Browse code

remove the exit enclaving faq entry

(exit enclaving doesn't work for most users now, since most users only
see the summary exit policy, which describes ports but not addresses.)

this would be a good candidate for an ifaq, if we had one, to explain
what this feature used to be.

Roger Dingledine authored on 12/07/2014 12:56:02
Showing 1 changed files
... ...
@@ -237,7 +237,6 @@ relay.</a></li>
237 237
     communications? Isn't that bad? </a></li>
238 238
     <li><a href="#AmITotallyAnonymous">So I'm totally anonymous if I use
239 239
     Tor?</a></li>
240
-    <li><a href="#ExitEnclaving">What is Exit Enclaving?</a></li>
241 240
     <li><a href="#KeyManagement">Tell me about all the keys Tor
242 241
 uses.</a></li>
243 242
     <li><a href="#EntryGuards">What are Entry Guards?</a></li>
... ...
@@ -3563,69 +3562,6 @@ diversity,
3563 3562
 
3564 3563
     <hr>
3565 3564
 
3566
-    <a id="ExitEnclaving"></a>
3567
-    <h3><a class="anchor" href="#ExitEnclaving">What is Exit Enclaving?</a>
3568
-    </h3>
3569
-
3570
-    <p>
3571
-    When a machine that runs a Tor relay also runs a public service, such as
3572
-    a webserver, you can configure Tor to offer Exit Enclaving to that
3573
-    service. Running an Exit Enclave for all of your services you wish to
3574
-    be accessible via Tor provides your users the assurance that they will
3575
-    exit through your server, rather than exiting from a randomly selected
3576
-    exit node that could be watched. Normally, a tor circuit would end at
3577
-    an exit node and then that node would make a connection to your service.
3578
-    Anyone watching that exit node could see the connection to your service,
3579
-    and be able to snoop on the contents if it were an unencrypted
3580
-    connection. If you run an Exit Enclave for your service, then the exit
3581
-    from the Tor network happens on the machine that runs your service,
3582
-    rather than on an untrusted random node. This works when Tor clients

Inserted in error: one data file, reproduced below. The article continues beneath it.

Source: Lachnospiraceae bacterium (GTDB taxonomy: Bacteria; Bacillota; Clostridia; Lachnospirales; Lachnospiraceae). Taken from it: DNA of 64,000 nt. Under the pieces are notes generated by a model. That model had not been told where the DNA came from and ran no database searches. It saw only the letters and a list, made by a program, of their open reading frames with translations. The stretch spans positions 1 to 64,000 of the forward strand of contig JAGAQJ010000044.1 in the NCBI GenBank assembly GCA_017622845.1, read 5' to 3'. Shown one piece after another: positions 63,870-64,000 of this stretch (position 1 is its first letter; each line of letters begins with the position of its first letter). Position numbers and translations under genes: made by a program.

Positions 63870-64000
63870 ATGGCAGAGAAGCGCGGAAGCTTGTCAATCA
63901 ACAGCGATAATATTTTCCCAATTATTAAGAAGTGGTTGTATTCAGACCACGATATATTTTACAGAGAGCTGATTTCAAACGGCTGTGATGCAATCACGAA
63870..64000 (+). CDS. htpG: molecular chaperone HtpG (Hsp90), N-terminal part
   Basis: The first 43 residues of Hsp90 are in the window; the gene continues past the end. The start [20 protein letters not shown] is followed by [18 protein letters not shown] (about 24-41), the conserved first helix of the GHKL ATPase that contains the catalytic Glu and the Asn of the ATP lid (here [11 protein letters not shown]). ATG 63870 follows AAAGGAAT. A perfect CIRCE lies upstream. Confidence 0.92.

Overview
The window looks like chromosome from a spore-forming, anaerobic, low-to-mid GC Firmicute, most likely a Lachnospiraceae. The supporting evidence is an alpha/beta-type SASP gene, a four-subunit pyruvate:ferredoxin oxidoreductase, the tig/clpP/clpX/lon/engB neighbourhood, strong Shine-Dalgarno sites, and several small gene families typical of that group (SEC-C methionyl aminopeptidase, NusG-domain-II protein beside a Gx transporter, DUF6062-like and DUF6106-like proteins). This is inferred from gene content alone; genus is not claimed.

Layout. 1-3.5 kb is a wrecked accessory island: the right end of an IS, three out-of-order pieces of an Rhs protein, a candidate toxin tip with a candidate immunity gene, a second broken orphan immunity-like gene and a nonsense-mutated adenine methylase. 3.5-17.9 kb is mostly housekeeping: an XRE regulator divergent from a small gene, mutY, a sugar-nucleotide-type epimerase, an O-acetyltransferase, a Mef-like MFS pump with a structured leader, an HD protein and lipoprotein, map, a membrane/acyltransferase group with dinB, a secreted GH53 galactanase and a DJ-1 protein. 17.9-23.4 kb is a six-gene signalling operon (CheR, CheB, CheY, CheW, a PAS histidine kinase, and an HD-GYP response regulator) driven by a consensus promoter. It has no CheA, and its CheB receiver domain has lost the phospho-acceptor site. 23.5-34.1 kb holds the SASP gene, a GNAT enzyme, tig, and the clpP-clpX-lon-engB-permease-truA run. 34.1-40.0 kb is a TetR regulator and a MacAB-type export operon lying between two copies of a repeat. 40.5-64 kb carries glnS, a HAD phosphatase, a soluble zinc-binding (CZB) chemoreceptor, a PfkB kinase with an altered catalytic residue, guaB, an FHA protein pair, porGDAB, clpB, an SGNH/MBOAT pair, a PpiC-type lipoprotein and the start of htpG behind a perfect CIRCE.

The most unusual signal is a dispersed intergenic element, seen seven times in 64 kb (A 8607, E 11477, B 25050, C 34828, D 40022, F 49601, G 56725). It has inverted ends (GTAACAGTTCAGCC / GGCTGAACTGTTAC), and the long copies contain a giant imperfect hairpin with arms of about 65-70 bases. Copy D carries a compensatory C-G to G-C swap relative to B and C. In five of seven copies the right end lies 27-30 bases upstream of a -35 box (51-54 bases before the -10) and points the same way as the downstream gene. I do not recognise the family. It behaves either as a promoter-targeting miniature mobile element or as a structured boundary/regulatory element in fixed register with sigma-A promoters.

3583
-    wishing to connect to this public service extend their circuit
3584
-    to exit from the Tor relay running on that same host. For example, if
3585
-    the server at 1.2.3.4 runs a web server on port 80 and also acts as a
3586
-    Tor relay configured for Exit Enclaving, then Tor clients wishing to
3587
-    connect to the webserver will extend their circuit a fourth hop to exit
3588
-    to port 80 on the Tor relay running on 1.2.3.4.
3589
-    </p>
3590
-    <p>
3591
-    Exit Enclaving is disabled by default to prevent attackers from
3592
-    exploiting trust relationships with locally bound services. For
3593
-    example, often 127.0.0.1 will run services that are not designed to
3594
-    be shared with the entire world. Sometimes these services will also
3595
-    be bound to the public IP address, but will only allow connections if
3596
-    the source address is something trusted, such as 127.0.0.1.
3597
-    </p>
3598
-    <p>
3599
-    As a result of possible trust issues, relay operators must configure
3600
-    their exit policy to allow connections to themselves, but they should
3601
-    do so only when they are certain that this is a feature that they would
3602
-    like. Once certain, turning off the ExitPolicyRejectPrivate option will
3603
-    enable Exit Enclaving. An example configuration would be as follows:
3604
-    </p>
3605
-    <pre>
3606
-    ExitPolicy accept 1.2.3.4:80
3607
-    ExitPolicy reject 127.0.0.1/8
3608
-    ExitPolicyRejectPrivate 0
3609
-    </pre>
3610
-    <p>
3611
-    This option should be used with care as it may expose internal network
3612
-    blocks that are not meant to be accessible from the outside world or
3613
-    the Tor network. Please tailor your ExitPolicy to reflect all netblocks
3614
-    that you want to prohibit access.
3615
-    </p>
3616
-    <p>
3617
-    This option should be used with care as it may expose internal network
3618
-    blocks that are not meant to be accessible from the outside world or
3619
-    the Tor network. Please tailor your ExitPolicy to reflect all netblocks
3620
-    that you want to prohibit access.
3621
-    </p>
3622
-    <p>
3623
-    While useful, this behavior may go away in the future because it is
3624
-    imperfect. A great idea but not such a great implementation.
3625
-    </p>
3626
-
3627
-    <hr>
3628
-
3629 3565
     <a id="KeyManagement"></a>
3630 3566
     <h3><a class="anchor" href="#KeyManagement">Tell me about all the
3631 3567
 keys Tor uses.</a></h3>